## Friday, January 22, 2010

### DSP Tutorial #5: Frequency Analysis This example computes the spectrum of a complex signal using the ComputeSpectrum function.

Couple important things to notice:
- Our range of frequencies on the x-axis is Fs/2
- As Fs increases, the resolution in the frequency domain is much better
- As our FFT bins (2^N) increases, the more bins we have (we can still resolve the freq content provided we meet the sample theorem, we have more bins - basically a finer plot)
- As our windows length increases, the better resolution we have

close all;
clear all;
fs=500;
Ts=1/fs;
n=0:1*fs;
tn=n*Ts;
x=5+cos(2*pi*200*tn)+10+cos(2*pi*100*tn);
% Time Domain Plot
figure('Color',[1 1 1]);
plot(tn,x);box off;
title(['Time Domain Signal']);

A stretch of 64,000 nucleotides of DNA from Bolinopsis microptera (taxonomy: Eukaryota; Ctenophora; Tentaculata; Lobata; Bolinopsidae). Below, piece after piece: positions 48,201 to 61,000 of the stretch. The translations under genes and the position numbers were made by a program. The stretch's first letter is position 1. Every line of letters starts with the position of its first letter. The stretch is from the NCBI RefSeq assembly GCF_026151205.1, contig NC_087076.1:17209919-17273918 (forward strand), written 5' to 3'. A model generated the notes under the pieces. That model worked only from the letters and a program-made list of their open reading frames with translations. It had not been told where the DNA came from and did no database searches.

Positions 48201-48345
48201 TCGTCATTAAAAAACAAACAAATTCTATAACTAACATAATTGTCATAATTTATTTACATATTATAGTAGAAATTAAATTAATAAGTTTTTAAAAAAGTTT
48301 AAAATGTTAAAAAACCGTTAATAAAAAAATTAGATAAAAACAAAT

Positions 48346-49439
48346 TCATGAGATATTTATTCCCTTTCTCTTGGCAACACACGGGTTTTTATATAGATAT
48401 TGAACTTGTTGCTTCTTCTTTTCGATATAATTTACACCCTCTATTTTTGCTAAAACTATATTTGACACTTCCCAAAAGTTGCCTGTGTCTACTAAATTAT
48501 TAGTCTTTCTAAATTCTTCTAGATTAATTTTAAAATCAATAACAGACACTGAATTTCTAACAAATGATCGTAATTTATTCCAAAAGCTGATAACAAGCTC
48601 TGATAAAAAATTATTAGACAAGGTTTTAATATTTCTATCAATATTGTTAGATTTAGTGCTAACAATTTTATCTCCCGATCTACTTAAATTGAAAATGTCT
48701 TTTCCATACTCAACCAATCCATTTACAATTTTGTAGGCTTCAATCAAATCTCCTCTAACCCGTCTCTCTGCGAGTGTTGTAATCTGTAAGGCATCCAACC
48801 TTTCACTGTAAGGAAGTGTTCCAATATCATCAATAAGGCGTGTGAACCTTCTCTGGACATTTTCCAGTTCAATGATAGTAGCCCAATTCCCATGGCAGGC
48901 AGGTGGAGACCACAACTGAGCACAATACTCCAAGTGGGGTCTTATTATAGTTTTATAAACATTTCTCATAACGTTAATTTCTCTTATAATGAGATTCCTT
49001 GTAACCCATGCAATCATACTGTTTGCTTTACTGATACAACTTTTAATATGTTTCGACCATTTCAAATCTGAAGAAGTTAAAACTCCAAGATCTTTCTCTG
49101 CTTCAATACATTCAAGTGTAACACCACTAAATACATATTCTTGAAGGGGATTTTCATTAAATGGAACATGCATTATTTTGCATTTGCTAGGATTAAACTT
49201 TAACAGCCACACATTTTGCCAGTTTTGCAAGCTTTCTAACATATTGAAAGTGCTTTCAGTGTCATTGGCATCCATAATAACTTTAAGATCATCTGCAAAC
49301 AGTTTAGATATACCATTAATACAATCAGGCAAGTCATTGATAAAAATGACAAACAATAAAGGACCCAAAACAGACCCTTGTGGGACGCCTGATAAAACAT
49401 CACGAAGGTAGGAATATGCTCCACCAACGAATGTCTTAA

[X,f]=ComputeSpectrum(x,fs,2^14);
figure('Color',[1 1 1]);
plot(f,20*log(X));
title(['Freq Domain']);
axis('tight');

#### 2 comments:

claypipkin said...

I'm getting the following error after copying and pasting your code:

"
Error in DSP5 (line 15)
[X,f]=ComputeSpectrum(x,fs,2^14);
"

Any thoughts as to why matlab doesn't like this? I have the signal analysis toolbox installed.

Me said...

It looks like the ComputeSpectrum function is an existing function, just not one Matlab supports. I found documentation for it here.
http://help.adobe.com/en_US/FlashPlatform/reference/actionscript/3/flash/media/SoundMixer.html#computeSpectrum()
However, it just takes the FFT of the signal. Matlab does this with functions like FFT, and freq. Here's the MatLab help page:
http://www.mathworks.com/help/matlab/examples/using-fft.html
Good luck!